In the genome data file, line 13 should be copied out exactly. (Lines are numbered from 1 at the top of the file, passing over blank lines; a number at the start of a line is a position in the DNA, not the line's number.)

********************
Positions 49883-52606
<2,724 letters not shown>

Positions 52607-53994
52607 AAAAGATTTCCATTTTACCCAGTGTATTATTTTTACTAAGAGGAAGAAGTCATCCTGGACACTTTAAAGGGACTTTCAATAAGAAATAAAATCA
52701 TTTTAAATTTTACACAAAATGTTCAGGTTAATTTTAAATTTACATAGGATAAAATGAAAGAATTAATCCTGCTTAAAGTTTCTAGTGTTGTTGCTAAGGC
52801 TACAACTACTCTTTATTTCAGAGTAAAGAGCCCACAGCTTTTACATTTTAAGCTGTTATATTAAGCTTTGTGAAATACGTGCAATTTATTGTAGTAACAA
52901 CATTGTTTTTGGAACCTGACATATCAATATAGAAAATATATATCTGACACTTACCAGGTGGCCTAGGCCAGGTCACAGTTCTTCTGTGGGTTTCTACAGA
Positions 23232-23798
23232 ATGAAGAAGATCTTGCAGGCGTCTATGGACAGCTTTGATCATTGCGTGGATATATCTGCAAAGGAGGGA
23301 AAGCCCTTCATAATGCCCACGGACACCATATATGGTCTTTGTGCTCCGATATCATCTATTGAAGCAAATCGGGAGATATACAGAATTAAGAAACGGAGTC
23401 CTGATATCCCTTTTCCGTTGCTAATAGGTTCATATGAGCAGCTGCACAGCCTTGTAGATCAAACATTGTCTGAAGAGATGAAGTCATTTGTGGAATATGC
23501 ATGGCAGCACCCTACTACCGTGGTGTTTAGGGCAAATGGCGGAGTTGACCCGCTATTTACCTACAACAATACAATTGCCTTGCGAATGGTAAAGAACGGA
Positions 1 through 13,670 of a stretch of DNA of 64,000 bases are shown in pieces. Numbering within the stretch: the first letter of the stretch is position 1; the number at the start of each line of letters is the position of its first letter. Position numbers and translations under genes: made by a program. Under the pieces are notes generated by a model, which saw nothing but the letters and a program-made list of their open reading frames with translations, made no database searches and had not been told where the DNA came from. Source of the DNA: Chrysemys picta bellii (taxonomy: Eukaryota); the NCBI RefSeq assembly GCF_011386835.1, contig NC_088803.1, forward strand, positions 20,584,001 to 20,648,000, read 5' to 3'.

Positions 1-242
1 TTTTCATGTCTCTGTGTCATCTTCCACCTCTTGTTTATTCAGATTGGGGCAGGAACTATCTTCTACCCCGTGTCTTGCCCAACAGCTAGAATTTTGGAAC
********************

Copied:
Positions 1 through 13,670 of a stretch of DNA of 64,000 bases are shown in pieces. Numbering within the stretch: the first letter of the stretch is position 1; the number at the start of each line of letters is the position of its first letter. Position numbers and translations under genes: made by a program. Under the pieces are notes generated by a model, which saw nothing but the letters and a program-made list of their open reading frames with translations, made no database searches and had not been told where the DNA came from. Source of the DNA: Chrysemys picta bellii (taxonomy: Eukaryota); the NCBI RefSeq assembly GCF_011386835.1, contig NC_088803.1, forward strand, positions 20,584,001 to 20,648,000, read 5' to 3'.